Hold competitive games to help increase the participants' confidence, sense of accomplishment, and self-efficacy
      • 2.
        Increase the time of physical activities to train the participants' physical coordination and flexibility through group activities
      Week 9 Go through the tunnel together
      • 1.
        Improve interactive skills between both participants and service dogs through group activities
      • 2.
        The use of competitive games can provoke the participants' aggressiveness and increase their sense of accomplishment and confidence, hence accumulate their feelings of self-efficacy
      Week 10 Touching puppies without seeing
      • 1.
        Increase the participants' awareness to others' sound and concentrate through the game
      • 2.
        The participants are able to feel other people physically by touching the service dogs, at the same time practice the appropriate way to control their strength during physical interactions with others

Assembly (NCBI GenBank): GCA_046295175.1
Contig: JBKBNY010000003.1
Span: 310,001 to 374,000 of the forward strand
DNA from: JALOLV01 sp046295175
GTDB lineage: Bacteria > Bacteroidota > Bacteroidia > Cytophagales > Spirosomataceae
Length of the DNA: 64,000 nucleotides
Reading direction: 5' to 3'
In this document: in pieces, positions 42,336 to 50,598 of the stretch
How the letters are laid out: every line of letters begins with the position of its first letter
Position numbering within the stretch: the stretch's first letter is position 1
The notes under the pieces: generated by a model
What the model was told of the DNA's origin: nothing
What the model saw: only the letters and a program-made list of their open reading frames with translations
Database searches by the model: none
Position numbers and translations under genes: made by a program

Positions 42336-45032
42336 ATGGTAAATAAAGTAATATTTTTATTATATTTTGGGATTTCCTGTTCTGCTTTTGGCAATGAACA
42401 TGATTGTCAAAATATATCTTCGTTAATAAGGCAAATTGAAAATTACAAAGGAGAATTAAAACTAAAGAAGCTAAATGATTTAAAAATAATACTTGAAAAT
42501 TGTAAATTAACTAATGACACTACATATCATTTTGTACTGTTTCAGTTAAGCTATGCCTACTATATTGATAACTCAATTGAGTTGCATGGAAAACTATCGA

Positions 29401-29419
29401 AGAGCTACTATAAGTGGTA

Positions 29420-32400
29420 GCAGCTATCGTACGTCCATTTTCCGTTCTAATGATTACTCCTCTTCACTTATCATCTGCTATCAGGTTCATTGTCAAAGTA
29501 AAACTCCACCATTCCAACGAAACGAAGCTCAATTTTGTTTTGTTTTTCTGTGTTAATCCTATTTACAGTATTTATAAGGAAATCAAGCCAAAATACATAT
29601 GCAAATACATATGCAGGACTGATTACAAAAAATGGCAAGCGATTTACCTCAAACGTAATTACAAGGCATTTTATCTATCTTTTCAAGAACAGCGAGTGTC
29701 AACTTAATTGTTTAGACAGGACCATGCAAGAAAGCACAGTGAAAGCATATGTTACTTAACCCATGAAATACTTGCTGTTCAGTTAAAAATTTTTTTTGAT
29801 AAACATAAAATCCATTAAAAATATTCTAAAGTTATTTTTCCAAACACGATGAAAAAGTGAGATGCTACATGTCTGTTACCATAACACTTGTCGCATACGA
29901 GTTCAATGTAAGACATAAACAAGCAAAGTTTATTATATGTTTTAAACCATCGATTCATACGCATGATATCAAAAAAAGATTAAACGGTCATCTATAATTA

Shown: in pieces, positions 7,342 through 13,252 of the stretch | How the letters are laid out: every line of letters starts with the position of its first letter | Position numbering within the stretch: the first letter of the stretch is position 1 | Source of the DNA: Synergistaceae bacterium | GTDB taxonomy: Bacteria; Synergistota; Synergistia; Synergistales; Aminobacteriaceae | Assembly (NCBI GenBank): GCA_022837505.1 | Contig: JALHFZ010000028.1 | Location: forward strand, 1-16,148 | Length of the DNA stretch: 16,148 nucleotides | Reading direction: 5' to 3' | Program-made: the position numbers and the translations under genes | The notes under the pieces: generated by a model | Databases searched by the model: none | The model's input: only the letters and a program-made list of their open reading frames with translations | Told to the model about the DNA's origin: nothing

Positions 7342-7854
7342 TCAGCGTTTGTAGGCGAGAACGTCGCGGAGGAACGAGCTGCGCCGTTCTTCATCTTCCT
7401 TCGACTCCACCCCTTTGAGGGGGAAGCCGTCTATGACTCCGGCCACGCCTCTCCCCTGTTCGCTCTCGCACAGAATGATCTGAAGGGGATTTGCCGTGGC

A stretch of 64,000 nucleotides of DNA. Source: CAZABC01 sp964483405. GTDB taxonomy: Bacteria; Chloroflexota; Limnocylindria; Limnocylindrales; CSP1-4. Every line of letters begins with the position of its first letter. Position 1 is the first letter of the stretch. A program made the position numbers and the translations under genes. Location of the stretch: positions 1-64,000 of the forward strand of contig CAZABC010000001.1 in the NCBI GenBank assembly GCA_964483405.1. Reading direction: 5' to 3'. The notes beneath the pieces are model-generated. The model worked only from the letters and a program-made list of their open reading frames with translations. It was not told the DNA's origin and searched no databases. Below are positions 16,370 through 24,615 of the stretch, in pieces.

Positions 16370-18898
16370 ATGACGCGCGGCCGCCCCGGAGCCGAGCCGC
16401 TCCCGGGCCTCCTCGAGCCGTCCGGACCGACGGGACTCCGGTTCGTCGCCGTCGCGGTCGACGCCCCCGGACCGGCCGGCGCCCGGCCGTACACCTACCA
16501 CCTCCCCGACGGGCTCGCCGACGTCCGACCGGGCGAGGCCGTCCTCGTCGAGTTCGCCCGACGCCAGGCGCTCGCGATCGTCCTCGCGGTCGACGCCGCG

Week 11 Depict the puppy in their most beautiful way
      • 1.
        Deepen the impression of other participants and the service dogs through painting
      • 2.
        By holding a group talk session, the participants can share their inner thoughts, receive feedback, and encourage each other
      Week 12 Wave goodbye
      • 1.
        Enhance positive emotions when the participants think back about the memories of group activities
      • 2.
        Stimulate harmonious relationship between the participants by group activities